As the result, I wrote a paper regardingthe inevitable need of harmonization and unification of commercial law inMongolia from the perspective of the UNIDROIT Principles.

This essay first gives general briefintroduction of Mongolia’s legal environment of commercial law; the role ofarbitration law, application of international commercial instruments inMongolia’s judiciary system and its problems, and investigates the generalintroduction of UNIDROIT Principles of International Commercial Contracts andits achievement. Based on this introduction, it analyzes some basic issues ofUNIDROIT Principles in regard of Mongolia’s commercial law, especially focusing on the issues ofauthority of agents, Interpretation of contracts as well as Performance andnon-performance of the contract. Mongolia should fully recognize thesignificance of the UNIDROIT Principles and make full use of it in order toimprove the legal rules relating to contracts with respect to foreign economicrelationships and current international standards.

Mongolia overlooks to some extent therole of international customs and practices in the past, which is not conduciveto the development of a free market economy; therefore Mongolia should draw onthe experience of some significant provisions of UNIDROIT Principles, in orderto give sufficient attention to the international principles and the customarypractices.

In this process, the Mongolia’slegislators should transplant the significant provisions of UNIDROITPrinciples, representing the process of modernisation of contract law. As theconsequence, the UNIDROIT Principles will not only provide Mongolia with a“window” to observe the development of contract laws globally, it will alsobecome a “shortcut” to link its laws with international standards.

4.    Work oncultural objects and UNIDROIT 1995 Convention

My final studyat UNIDROIT was mainly focused on UNIDROIT Convention on Stolen or IllegallyExported Cultural Objects (UNIDROIT 1995 Convention). During my research, Ms. Marina Schneider (Research officer of UNIDROIT), gave animportant comments in the field of cultural property, and I was able to discussabout the potential application of the UNIDROIT1995 Convention in Mongolia.

Under thesupport of Ms. Marina Schneider, I had an opportunity to meet and give apresentation to the Mongolian delegates who were participating in the trainingregarding the protection of the cultural property, held by Italian Carabinieri.My introduction was mainly focused on general introduction about UNIDROIT work,as well as benefit of becoming member of the UNIDROIT, as Mongolia is still nota member of UNIDROIT, and brief introduction about the achievement in the fieldof protection of cultural objects and the significance of the UNIDROIT 1995Convention. It was my honour to meet and introduceabout aforementioned issues to the Mongolian delegates and discuss it in mynative Mongolian language during my internship in UNIDROIT.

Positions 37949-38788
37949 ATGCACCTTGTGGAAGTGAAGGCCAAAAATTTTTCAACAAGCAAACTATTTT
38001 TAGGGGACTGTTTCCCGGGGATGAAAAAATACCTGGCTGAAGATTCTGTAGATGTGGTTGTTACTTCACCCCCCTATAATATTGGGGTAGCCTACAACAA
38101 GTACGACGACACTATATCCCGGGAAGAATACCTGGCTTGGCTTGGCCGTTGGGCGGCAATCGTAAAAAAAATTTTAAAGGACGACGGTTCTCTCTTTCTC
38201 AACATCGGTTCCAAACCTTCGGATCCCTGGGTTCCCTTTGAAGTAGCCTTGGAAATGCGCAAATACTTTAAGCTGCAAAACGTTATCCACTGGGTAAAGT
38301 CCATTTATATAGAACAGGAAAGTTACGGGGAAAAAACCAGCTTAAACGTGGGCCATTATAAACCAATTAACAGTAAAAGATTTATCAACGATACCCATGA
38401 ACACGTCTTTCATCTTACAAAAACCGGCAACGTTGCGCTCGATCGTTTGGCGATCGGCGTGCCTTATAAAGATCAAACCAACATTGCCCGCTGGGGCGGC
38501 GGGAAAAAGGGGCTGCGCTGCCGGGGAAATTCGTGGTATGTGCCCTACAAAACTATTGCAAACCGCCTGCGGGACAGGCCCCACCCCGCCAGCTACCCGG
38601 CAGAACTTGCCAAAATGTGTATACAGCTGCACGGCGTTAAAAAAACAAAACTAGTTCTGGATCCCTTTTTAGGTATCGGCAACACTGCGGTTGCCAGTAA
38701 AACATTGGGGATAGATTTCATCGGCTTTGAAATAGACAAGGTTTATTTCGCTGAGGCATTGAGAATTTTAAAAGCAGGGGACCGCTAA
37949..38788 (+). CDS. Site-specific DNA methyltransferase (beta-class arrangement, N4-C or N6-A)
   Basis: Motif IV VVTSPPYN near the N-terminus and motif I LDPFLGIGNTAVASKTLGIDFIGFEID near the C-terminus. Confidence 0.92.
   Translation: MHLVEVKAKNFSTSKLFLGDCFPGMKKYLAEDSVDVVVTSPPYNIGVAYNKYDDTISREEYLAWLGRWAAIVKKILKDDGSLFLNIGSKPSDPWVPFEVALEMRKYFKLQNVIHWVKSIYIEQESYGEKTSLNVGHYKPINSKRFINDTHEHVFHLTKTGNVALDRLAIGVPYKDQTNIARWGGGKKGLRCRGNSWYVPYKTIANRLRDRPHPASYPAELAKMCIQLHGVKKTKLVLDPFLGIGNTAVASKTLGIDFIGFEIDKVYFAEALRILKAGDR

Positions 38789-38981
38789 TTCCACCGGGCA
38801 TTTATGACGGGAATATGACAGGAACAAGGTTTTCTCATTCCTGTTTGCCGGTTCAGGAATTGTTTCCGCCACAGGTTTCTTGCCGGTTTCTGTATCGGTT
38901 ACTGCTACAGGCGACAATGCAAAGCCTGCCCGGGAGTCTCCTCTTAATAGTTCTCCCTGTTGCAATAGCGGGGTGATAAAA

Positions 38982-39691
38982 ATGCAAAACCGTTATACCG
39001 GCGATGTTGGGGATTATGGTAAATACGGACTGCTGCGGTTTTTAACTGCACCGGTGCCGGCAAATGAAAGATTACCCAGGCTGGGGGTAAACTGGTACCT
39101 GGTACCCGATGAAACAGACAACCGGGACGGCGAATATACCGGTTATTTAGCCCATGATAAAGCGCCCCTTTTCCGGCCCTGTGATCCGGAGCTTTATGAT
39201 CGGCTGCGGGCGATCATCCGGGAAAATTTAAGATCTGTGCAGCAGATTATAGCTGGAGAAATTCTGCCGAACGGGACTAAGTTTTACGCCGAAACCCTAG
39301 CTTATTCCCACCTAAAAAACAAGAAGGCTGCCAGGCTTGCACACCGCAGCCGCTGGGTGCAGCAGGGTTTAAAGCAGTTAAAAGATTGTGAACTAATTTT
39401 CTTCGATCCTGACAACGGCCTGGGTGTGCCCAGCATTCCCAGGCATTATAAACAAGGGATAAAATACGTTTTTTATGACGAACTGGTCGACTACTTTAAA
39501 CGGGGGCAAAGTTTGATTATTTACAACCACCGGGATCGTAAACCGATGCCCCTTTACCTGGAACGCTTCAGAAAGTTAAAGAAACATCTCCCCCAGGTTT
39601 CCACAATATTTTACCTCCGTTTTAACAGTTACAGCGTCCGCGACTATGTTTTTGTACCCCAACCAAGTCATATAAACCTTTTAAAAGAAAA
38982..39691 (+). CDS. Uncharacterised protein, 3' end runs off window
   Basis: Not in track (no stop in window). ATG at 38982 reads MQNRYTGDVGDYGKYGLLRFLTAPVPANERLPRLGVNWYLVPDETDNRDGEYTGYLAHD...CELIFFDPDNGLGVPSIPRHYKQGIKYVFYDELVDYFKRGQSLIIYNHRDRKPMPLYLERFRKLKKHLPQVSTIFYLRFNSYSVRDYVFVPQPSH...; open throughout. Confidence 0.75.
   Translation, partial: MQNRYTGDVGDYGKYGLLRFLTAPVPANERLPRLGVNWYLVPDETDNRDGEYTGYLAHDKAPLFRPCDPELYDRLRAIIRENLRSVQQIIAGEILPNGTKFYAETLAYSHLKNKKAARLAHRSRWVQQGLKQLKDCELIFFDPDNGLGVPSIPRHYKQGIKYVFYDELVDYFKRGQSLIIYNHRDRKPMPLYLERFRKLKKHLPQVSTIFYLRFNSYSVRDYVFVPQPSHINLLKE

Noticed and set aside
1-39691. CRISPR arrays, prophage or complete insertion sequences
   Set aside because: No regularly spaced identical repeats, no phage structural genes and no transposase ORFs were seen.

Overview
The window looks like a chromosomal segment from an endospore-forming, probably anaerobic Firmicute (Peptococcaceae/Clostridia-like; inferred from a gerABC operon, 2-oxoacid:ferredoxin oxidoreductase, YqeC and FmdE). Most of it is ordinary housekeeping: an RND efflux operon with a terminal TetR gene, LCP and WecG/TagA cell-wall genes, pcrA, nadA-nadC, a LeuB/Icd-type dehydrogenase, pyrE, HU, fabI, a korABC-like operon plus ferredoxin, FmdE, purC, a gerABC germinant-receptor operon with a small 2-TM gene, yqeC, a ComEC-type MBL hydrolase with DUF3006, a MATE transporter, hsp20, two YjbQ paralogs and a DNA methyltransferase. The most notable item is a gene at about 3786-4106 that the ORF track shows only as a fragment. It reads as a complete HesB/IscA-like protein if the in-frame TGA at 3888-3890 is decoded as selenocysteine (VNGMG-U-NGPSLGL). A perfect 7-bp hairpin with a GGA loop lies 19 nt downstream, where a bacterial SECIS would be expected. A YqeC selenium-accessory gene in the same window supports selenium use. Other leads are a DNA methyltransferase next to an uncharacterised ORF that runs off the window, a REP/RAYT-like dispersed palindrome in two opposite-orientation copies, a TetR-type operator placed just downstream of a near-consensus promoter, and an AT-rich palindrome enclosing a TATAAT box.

5.     Summary

To summarize all my findings andacquired knowledge during my internship in UNIDROIT, the UNIDROIT was theperfect place to gain practical experience in the field of Unification ofPrivate law. I admire the prominent achievements of UNIDROIT in the field of theunification of Private law and it was my honor to be the part of UNIDROIT, andto be the first intern from Mongolia.

In the future, I will be more thanwilling to contribute to the development of Mongolia’s international law andit’s standing in the international legal community by means of doing my best tomost efficiently transfer the knowledge I acquired in UNIDROIT.

Furthermore, internship program hasbeen a wonderful opportunity for me, because it provided with not only with theplatform of study, but it has offered me a chance to meet and exchange ideaswith many interesting people from all different social backgrounds and make alots of new friendships with fellow researchers and interns. I am sure that ithas indeed been a very good and memorable occasion to everybody who involved toUNIDROIT.

I would like to thank everyone at theUNIDROIT, to Ms. Frédérique Mestre who was not just my supervisor during myinternship, but a wholesome tutor, who provided me with valuable advice andcomments in every aspect of my internship, and especially thanks to the library staffs,intern colleagues all of whom I have great admiration and respect for and whomade me feel like a part of the team.

       At the end, I would like toexpress my sincere thanks to Xiamen University Chen An International lawdevelopment foundation for providing me partial financial fund to support my internshipduring my stay in UNIDROIT, Rome, Italy.

 

 

Yours sincerely,

Mandakh Tsogtsaikhan

Xiamen University PhD. Candidate fromMongolia